Ustad Zakir Hussain, Sabir Khan, Navin Sharma and Anantha R. Krishnan played Tabla, Sarangi, Dholak and Mridangam respectively at the Indian House, Embassy of India in Kathmandu on 27th of November 2018. It was a mesmerizing and enchanting one hour forty five minutes. There was no pause.
“We will play for about ninety minutes continuously,” said Zakir and the crowd applauded. It sounded like the duration was more than they had expected. Towards the end of the performance Ustad Zakir Hussain's Tabla spoke “come, sit, drink, eat, get satisfied, listen to concert and go.”
He admitted the invitation came a little late for the backbenchers who were also looking at the performance from the big screens placed on the sides.
Ustad Zakir Hussain also performed Rela and Hiran Paran. Then he urged the audience to listen to the “rhythm of the falling rains” and sounds of lightning.
I would have preferred not to have him informed us about what he was playing. It conditioned our minds. I would have loved to listen to him absolutely. Not in relation to anything. His hands and fingers on Tabla was magic, divinely and unbelievable. Probably it was divinely because it was inexpressible in words. His face calm and composed, his hands and fingers were sliding and striking on Tabla at an unbelievable pace. Sometimes quickly, sometimes touching it softly. His face was deceiving that he was playing. He looked relaxed but his hands and fingers worked wonders on Tabla. His mind, hands and fingers must have been in complete harmony while playing Tabla. The five fingers of each hand were in complete coordination while striking the Tabla at an unbelievable pace. It wasn't one time affair. It was continuously erupting. This was the difference I found between Ustad Zakir Hussain and Sabir Khan who played Sarangi equally good but had those unbelievable grasping moments once or twice.
Sabir Khan's fingers moved on the strings of Sarangi equalling the 'melody' for all three traditional instruments. Ustad Zakir Hussain in all humbleness had in the beginning introduced Sabir Khan, Navin Sharma and Anantha Krishnan as 'equals' during performance. They did enliven the spirits of the crowd gathered.
Anantha Krishnan was good in Mridangam. I overheard a girl from the crowd say it was 'soothing'. It looked like Anantha teased Ustad Zakir Hussain and Ustad responded aptly. There were times when four of them spoke the language of music together. It appealed to the audience and they applauded. Zakir had already informed us that Tabla has a language. In his words “fifty odd years ago these instruments were not played together. These instruments originated from different parts of India. But today it was possible through technological advancement and interaction between musicians. Now Sarangi could play all aspects of Tabla.”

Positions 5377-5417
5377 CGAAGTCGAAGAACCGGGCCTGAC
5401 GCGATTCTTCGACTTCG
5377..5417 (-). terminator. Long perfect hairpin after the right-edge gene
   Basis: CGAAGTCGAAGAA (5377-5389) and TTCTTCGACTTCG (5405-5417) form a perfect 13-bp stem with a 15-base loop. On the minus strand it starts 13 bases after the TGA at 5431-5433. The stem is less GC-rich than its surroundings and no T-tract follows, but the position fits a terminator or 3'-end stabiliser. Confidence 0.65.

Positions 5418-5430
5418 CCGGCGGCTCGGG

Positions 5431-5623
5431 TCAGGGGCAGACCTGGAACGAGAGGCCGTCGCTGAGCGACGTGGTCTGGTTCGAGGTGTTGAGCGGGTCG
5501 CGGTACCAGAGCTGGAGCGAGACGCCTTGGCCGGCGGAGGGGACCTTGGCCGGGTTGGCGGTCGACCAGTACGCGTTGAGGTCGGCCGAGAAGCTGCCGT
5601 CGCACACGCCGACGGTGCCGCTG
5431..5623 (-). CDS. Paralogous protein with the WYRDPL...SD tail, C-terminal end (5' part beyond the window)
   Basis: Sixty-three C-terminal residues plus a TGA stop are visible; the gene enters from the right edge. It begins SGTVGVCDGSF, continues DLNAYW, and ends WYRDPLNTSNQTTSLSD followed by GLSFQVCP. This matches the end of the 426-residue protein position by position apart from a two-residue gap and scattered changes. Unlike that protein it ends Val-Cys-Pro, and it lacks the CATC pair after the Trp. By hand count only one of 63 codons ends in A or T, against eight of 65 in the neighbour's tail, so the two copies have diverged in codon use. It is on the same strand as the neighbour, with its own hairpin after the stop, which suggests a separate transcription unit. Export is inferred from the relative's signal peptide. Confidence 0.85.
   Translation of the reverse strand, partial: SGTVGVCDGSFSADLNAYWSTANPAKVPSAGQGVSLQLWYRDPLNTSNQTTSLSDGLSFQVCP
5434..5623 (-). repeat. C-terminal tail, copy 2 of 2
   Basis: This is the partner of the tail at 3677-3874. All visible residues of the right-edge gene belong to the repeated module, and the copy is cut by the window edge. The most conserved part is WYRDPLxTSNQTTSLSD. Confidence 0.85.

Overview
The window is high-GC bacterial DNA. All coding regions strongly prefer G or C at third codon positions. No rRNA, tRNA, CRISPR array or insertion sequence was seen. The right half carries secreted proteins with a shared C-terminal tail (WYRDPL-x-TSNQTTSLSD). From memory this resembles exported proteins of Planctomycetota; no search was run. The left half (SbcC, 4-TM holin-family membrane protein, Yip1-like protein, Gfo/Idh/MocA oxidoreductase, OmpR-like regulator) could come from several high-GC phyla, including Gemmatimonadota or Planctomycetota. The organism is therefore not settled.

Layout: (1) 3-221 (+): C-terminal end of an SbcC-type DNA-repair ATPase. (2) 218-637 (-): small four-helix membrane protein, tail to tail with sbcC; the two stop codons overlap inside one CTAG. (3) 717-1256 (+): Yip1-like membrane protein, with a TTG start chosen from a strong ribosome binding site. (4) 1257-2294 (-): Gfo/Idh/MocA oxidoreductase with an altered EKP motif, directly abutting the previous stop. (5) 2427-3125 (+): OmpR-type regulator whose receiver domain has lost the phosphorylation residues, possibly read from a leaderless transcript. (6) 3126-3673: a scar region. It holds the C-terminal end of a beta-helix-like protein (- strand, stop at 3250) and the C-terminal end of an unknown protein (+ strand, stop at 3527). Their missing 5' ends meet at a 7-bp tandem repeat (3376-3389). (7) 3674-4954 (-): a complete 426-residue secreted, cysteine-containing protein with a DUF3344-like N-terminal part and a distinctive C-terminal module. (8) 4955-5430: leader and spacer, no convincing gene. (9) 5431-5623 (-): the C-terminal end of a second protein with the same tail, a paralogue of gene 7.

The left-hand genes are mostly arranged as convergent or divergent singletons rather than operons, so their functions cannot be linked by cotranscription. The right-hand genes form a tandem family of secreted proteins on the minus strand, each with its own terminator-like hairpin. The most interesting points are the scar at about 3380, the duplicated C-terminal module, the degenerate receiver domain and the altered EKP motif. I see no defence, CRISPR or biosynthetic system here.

Before playing Rela, Zakir told us that it was composed on the orders of some Nawab as he was fascinated by the sound of the rail. It depicted the sound of the steam rail. Hiran Paran was about a deer fetching food and during this search it would be startled by the sight of a hunter and would leap away into wilderness. The leap of the deer was emphasized. It sounded like all four played Hiran Paran through their instruments individually too.
Zakir Hussain in concert was an event to remember for lifetime. The world's “unparalleled” Tabla player enlivened the audience's spirit marking the 70th independence year of India. Needless to say Sabir, Navin and Anantha were equals on the stage. It was nice to see Sarangi revived and traditional instruments finding their niche in present era musical extravagance.
At the end Sabir Khan sang a hymn and Zakir Hussain joined his reddened hands together thanking everyone for their presence.
The event was made possible and hosted by the Embassy of India, Kathmandu. Our financial burdens were shouldered by Surya Nepal, Raddison Hotel, Nepal SBI Bank Ltd. and Jet Airways who had sponsored the event. Notice of the event was advertised in the national daily. An email showing an interest to attend the event had to be registered.
I have been inspired by Ustad Zakir Hussain to communicate my impressions through this write-up. If Tabla could speak a language, it is an inspiration for me to write, having witnessed this iconic personality play his instrument. I endeavor to write not knowing whether I would do justice to him.